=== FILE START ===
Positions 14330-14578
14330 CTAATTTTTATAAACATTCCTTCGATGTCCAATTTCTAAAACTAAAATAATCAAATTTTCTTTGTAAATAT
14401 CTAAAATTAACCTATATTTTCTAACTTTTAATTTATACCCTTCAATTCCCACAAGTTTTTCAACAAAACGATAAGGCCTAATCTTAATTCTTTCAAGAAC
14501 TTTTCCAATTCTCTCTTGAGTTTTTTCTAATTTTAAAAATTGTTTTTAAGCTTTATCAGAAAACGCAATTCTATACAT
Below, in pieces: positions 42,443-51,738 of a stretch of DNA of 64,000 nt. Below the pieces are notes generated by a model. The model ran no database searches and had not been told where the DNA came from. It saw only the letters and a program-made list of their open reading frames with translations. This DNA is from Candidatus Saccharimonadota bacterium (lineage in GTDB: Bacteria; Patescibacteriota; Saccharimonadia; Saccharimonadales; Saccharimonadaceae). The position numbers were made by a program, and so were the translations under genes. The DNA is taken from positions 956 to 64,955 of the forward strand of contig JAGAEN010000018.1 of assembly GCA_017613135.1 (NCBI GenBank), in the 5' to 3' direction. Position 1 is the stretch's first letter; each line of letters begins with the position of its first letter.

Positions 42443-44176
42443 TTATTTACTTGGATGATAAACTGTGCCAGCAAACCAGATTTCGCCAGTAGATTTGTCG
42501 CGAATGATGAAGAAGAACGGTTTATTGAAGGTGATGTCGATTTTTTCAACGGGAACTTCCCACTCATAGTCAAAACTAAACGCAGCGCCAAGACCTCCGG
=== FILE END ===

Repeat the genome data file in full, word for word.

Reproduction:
Positions 14330-14578
14330 CTAATTTTTATAAACATTCCTTCGATGTCCAATTTCTAAAACTAAAATAATCAAATTTTCTTTGTAAATAT
14401 CTAAAATTAACCTATATTTTCTAACTTTTAATTTATACCCTTCAATTCCCACAAGTTTTTCAACAAAACGATAAGGCCTAATCTTAATTCTTTCAAGAAC
14501 TTTTCCAATTCTCTCTTGAGTTTTTTCTAATTTTAAAAATTGTTTTTAAGCTTTATCAGAAAACGCAATTCTATACAT
Below, in pieces: positions 42,443-51,738 of a stretch of DNA of 64,000 nt. Below the pieces are notes generated by a model. The model ran no database searches and had not been told where the DNA came from. It saw only the letters and a program-made list of their open reading frames with translations. This DNA is from Candidatus Saccharimonadota bacterium (lineage in GTDB: Bacteria; Patescibacteriota; Saccharimonadia; Saccharimonadales; Saccharimonadaceae). The position numbers were made by a program, and so were the translations under genes. The DNA is taken from positions 956 to 64,955 of the forward strand of contig JAGAEN010000018.1 of assembly GCA_017613135.1 (NCBI GenBank), in the 5' to 3' direction. Position 1 is the stretch's first letter; each line of letters begins with the position of its first letter.

Positions 42443-44176
42443 TTATTTACTTGGATGATAAACTGTGCCAGCAAACCAGATTTCGCCAGTAGATTTGTCG
42501 CGAATGATGAAGAAGAACGGTTTATTGAAGGTGATGTCGATTTTTTCAACGGGAACTTCCCACTCATAGTCAAAACTAAACGCAGCGCCAAGACCTCCGG